3.2 Numbers
A Racket number is either exact or inexact:
An exact number is either
an arbitrarily large or small integer, such as 5, 99999999999999999, or 17;
a rational that is exactly the ratio of two arbitrarily small or large integers, such as 1/2, 99999999999999999/2, or 3/4; or
a complex number with exact real and imaginary parts (where the imaginary part is not zero), such as 1+2i or 1/2+3/4i.
An inexact number is either
an IEEE floatingpoint representation of a number, such as 2.0 or 3.14e+87, where the IEEE infinities and notanumber are written +inf.0, inf.0, and +nan.0 (or nan.0); or
a complex number with real and imaginary parts that are IEEE floatingpoint representations, such as 2.0+3.0i or inf.0+nan.0i; as a special case, an inexact complex number can have an exact zero real part with an inexact imaginary part.
Inexact numbers print with a decimal point or exponent specifier, and exact numbers print as integers and fractions. The same conventions apply for reading number constants, but #e or #i can prefix a number to force its parsing as an exact or inexact number. The prefixes #b, #o, and #x specify binary, octal, and hexadecimal interpretation of digits.
Reading Numbers in The Racket Reference documents the fine points of the syntax of numbers.
Examples:  

Computations that involve an inexact number produce inexact results, so that inexactness acts as a kind of taint on numbers. Beware, however, that Racket offers no “inexact booleans,” so computations that branch on the comparison of inexact numbers can nevertheless produce exact results. The procedures exact>inexact and inexact>exact convert between the two types of numbers.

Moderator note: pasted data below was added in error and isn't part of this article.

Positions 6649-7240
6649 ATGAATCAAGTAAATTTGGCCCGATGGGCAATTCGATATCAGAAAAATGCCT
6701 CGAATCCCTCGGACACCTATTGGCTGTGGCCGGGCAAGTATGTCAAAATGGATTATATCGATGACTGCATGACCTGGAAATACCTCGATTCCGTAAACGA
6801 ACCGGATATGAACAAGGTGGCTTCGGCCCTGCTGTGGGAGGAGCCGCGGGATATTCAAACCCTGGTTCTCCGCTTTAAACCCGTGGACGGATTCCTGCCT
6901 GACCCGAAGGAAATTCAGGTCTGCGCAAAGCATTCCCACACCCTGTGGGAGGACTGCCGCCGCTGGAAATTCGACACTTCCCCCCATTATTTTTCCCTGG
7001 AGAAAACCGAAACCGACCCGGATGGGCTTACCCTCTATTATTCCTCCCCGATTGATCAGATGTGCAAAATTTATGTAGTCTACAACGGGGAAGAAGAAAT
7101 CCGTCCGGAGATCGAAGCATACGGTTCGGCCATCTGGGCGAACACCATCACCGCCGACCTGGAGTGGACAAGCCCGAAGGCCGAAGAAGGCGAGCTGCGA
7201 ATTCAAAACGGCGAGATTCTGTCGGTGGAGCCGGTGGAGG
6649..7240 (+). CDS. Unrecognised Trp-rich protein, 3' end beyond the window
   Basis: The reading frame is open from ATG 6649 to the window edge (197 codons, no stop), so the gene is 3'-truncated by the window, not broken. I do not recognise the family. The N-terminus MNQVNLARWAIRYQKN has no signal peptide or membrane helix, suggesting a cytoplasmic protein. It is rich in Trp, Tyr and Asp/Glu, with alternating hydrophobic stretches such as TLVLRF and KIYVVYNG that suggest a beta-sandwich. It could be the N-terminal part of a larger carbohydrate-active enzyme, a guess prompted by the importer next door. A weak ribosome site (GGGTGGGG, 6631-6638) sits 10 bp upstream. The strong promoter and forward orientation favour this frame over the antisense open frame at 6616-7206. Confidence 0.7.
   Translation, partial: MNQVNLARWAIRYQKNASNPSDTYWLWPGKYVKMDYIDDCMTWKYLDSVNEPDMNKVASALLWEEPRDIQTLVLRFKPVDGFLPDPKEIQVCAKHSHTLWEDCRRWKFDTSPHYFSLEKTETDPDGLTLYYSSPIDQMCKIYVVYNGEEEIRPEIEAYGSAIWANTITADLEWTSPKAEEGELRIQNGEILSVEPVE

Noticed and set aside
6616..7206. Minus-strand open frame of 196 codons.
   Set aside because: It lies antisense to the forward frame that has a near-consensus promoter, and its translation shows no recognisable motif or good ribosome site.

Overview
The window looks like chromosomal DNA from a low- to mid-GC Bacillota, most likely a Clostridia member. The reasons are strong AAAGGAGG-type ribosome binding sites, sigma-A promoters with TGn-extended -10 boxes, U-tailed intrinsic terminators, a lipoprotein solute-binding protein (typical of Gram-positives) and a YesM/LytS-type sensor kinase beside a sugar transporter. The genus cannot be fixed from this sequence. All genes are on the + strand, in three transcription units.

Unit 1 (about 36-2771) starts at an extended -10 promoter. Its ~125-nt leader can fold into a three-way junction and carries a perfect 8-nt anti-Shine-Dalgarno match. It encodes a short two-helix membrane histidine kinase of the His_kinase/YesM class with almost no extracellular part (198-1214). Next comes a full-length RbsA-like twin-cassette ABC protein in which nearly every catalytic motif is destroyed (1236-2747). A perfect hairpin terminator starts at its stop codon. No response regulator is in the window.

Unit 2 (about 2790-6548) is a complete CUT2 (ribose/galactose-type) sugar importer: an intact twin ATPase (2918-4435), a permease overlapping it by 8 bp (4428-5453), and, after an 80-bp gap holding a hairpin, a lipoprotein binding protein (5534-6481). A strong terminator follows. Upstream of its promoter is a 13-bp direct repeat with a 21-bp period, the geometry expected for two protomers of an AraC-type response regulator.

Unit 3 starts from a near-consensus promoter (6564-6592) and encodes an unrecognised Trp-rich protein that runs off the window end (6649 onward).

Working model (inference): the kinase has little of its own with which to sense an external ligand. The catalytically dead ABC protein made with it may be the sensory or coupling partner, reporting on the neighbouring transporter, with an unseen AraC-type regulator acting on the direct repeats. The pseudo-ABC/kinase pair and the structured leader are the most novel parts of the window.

Examples:  

Inexact results are also produced by procedures such as sqrt, log, and sin when an exact result would require representing real numbers that are not rational. Racket can represent only rational numbers and complex numbers with rational parts.
Examples:  

In terms of performance, computations with small integers are typically the fastest, where “small” means that the number fits into one bit less than the machine’s wordsized representation for signed numbers. Computation with very large exact integers or with noninteger exact numbers can be much more expensive than computation with inexact numbers.
(define (sigma f a b) (if (= a b) 0 (+ (f a) (sigma f (+ a 1) b))))
> (time (round (sigma (lambda (x) (/ 1 x)) 1 2000))) cpu time: 186 real time: 188 gc time: 40
8
> (time (round (sigma (lambda (x) (/ 1.0 x)) 1 2000))) cpu time: 0 real time: 0 gc time: 0
8.0
The number categories integer, rational, real (always rational), and complex are defined in the usual way, and are recognized by the procedures integer?, rational?, real?, and complex?, in addition to the generic number?. A few mathematical procedures accept only real numbers, but most implement standard extensions to complex numbers.
Examples:  

The = procedure compares numbers for numerical equality. If it is given both inexact and exact numbers to compare, it essentially converts the inexact numbers to exact before comparing. The eqv? (and therefore equal?) procedure, in contrast, compares numbers considering both exactness and numerical equality.
Examples:  

Beware of comparisons involving inexact numbers, which by their nature can have surprising behavior. Even apparently simple inexact numbers may not mean what you think they mean; for example, while a base2 IEEE floatingpoint number can represent 1/2 exactly, it can only approximate 1/10:
Examples:  

Numbers in The Racket Reference provides more on numbers and number procedures.